Your mouth doesn’t lie. Swollen, bleeding, or receding gums; loose or missing teeth; and persistent bad breath are all signs of gum disease. If you have diabetes, you’re at higher risk for both gingivitis (early-stage gum disease) and what’s known as periodontitis (advanced gum disease).
Both start with plaque, a soft, sticky substance that accumulates on your teeth as you eat and is made up mostly of bacteria. More than 500 types of bacteria can be found in plaque—some are good for your mouth and some aren’t.
Bacteria in a person with diabetes is no different than people without doesn’t have diabetes. The difference is in the nature and intensity of the body’s inflammatory response to the bacteria. If you have diabetes—especially if you’re not meeting your targets—you will have more of an inflammatory response, which could result in a loss of supporting tissue for your teeth. Eventually, the tooth could become so loose it has to be removed.
There are some oral conditions that are more common in people with diabetes, such as dry mouth. It may be a result of aging or medications, but it could also be a complication of diabetes. Whatever the cause, the lack of saliva from dry mouth means food debris, sugar, acid and bacteria don’t get washed away as easily.
There is good news, though: None of this happens right away. And there’s plenty you can do to prevent gum disease. If you manage your diabetes and your oral health by getting regular checkups with a dentist or periodontist, you will reduce your risk.
What Can You Do Now?
Here are three essential steps to maintaining a healthy smile:
- Brush twice a day. The American Dental Association recommends brushing for two minutes, twice a day, with a fluoride toothpaste. Place your toothbrush at a 45-degree angle to the gums and gently move the brush back and forth along the outer, inner and chewing surfaces of your teeth. Be sure to clean each surface thoroughly. Whether you use a manual or electric brush doesn’t matter, but the size and shape of your brush should make it easy to reach all areas. And be sure to use soft bristles. Research shows that firm bristles tend to wear away the enamel on your teeth.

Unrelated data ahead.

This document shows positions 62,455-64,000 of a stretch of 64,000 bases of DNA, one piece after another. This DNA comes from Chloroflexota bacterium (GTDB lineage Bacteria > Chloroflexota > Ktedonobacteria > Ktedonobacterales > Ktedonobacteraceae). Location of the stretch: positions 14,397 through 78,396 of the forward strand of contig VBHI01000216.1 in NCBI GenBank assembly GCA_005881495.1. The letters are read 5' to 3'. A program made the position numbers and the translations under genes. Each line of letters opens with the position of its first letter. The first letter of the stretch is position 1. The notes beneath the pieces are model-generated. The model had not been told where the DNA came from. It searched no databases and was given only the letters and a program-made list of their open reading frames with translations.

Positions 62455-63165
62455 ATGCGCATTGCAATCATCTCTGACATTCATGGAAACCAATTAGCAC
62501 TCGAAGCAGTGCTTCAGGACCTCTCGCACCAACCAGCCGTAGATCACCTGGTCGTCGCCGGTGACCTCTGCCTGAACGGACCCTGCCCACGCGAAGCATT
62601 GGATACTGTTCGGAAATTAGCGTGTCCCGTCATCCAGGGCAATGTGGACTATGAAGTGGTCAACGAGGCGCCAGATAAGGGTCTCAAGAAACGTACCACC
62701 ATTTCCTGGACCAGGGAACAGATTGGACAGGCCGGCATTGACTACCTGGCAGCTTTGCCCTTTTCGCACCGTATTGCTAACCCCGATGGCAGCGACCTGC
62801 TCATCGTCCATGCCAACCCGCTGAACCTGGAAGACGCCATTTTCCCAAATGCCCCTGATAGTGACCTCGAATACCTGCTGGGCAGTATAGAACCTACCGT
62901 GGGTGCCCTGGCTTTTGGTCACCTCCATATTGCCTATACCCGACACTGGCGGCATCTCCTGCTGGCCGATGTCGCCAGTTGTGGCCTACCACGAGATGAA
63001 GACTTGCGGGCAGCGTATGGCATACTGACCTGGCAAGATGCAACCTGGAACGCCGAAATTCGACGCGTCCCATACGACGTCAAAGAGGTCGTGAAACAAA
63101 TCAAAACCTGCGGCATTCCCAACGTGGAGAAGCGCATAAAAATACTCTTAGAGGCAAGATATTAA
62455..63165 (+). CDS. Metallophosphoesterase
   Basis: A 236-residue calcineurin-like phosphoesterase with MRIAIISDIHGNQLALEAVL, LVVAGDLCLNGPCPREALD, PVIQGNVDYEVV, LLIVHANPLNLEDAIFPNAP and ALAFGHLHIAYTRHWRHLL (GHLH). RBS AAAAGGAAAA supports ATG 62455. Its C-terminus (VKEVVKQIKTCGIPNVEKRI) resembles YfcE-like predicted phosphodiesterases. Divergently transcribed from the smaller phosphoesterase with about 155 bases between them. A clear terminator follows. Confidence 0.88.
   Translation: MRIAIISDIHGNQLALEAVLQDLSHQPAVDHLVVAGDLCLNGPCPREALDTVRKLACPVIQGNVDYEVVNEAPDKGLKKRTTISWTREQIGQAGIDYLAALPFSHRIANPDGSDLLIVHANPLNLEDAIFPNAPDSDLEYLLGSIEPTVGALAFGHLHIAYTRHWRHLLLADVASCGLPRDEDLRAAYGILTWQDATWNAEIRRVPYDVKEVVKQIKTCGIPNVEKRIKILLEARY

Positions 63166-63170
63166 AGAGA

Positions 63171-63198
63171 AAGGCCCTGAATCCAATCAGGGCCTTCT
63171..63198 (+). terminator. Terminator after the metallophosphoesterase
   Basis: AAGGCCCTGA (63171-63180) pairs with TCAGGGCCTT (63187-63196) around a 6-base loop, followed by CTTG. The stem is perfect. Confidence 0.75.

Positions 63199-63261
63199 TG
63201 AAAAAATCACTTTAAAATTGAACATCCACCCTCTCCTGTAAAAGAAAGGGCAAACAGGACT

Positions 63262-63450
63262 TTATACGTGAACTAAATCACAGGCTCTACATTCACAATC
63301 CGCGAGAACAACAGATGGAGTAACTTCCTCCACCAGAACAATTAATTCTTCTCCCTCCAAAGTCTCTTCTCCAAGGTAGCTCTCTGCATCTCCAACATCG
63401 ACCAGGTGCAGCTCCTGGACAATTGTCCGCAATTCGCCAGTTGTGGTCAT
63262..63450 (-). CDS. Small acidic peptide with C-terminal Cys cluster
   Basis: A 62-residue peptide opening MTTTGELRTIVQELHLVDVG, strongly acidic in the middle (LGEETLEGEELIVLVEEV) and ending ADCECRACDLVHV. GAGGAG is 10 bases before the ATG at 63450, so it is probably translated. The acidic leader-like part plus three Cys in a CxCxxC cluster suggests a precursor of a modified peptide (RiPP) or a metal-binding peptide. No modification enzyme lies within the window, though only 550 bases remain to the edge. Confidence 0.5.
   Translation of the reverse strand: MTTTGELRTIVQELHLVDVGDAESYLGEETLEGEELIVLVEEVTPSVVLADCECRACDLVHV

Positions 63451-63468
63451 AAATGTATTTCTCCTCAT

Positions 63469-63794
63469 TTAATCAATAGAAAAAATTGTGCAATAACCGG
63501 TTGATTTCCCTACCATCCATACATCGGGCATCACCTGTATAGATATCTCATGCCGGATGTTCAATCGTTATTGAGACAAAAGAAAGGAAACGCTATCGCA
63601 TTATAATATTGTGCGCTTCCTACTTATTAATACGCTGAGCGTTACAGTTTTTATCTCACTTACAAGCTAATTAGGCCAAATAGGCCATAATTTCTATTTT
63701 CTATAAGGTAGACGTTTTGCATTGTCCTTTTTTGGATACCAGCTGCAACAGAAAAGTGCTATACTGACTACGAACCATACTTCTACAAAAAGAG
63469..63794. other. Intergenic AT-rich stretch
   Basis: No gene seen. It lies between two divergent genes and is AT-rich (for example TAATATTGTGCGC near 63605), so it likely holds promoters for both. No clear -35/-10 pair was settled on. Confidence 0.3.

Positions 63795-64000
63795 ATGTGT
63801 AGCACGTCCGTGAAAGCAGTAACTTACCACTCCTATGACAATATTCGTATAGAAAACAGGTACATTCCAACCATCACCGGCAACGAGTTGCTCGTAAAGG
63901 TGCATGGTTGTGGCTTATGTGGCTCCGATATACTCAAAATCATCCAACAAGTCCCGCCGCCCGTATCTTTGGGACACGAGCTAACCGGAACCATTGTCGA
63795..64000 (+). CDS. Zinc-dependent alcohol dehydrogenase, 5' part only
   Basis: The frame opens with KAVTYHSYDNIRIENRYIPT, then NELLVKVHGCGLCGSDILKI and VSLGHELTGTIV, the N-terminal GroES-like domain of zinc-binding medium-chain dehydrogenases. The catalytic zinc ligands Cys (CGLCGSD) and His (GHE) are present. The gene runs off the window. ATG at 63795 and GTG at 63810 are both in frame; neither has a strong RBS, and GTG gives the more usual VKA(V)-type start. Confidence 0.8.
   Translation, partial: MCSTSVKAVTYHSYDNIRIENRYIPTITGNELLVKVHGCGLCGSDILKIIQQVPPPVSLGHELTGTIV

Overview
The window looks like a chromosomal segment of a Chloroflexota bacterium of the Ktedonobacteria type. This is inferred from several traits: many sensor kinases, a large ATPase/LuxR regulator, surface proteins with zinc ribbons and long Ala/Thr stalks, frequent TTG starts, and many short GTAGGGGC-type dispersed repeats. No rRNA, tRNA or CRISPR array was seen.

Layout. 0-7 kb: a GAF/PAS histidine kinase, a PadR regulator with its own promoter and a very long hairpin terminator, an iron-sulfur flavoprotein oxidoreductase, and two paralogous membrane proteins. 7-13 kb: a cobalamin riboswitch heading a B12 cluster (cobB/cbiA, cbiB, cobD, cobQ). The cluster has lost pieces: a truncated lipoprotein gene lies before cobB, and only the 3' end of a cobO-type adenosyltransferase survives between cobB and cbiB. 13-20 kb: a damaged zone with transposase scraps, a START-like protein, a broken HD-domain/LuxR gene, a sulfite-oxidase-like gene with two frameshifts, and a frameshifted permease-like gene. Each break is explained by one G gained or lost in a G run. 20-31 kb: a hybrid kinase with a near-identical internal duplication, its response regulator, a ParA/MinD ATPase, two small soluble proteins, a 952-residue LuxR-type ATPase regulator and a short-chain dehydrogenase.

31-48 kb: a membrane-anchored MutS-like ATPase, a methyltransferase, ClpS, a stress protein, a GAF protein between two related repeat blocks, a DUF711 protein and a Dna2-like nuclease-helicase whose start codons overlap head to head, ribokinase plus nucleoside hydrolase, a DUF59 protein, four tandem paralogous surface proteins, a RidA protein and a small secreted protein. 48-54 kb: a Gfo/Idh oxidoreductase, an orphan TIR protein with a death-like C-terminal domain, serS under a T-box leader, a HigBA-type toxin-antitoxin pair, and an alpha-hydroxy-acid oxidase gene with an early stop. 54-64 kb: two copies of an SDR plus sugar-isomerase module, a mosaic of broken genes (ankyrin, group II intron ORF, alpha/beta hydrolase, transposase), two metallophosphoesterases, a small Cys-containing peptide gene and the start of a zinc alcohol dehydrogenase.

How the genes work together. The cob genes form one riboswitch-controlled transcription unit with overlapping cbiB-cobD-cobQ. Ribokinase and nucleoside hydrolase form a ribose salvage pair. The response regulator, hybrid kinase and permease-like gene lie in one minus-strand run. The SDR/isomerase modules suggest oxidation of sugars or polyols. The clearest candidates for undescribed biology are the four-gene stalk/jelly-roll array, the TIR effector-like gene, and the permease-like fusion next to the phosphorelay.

- Floss once a day. If you don’t, plaque and food particles build up between teeth and along the gum line, setting you up for tooth decay and gum disease. To floss, wind an 18-inch piece around your middle fingers, leaving an inch or two to work with. Holding the floss between your thumbs and index fingers, curve it around each tooth in a C shape and gently slide it up and down the tooth and beneath the gum line. Not a fan of flossing? Try an interdental device. The tiny brush is designed to reach places a regular toothbrush can’t.
- See your dentist twice a year. Depending on the health of your gums, he or she may recommend cleanings every three months. Your dentist may also suggest an antibacterial mouth rinse or antibiotics. Be sure to let your dentist know of any changes in your health or medications because both can affect your oral health—such as symptoms of dry mouth.
Know Before You Go
Check out these four ways to get the most out of your next dental appointment:
- Find a dentist who is aware of the needs of people with diabetes.
- Be honest with your dentist. Your dentist needs to know if you’ve been reaching your diabetes targets since it will affect how you’ll respond to dental treatments.
- Be sure to eat normally prior to your appointment and take your usual meds on schedule.
- Be proactive. When you go in for a cleaning, ask: How do my gums look? Was there a lot of bleeding? Is there anything more I should be doing? You’re the most important part of your diabetes care team—and that’s also true when it comes to keeping your teeth and gums healthy.
Did You Know?
Did you know that it’s possible for your dentist to refer you to your doctor to get screened for prediabetes or type 2 diabetes? A study published recently in BMJ Open Diabetes Research & Care found that nearly 1 in 5 people with severe gum disease may have had type 2 diabetes and didn’t know it.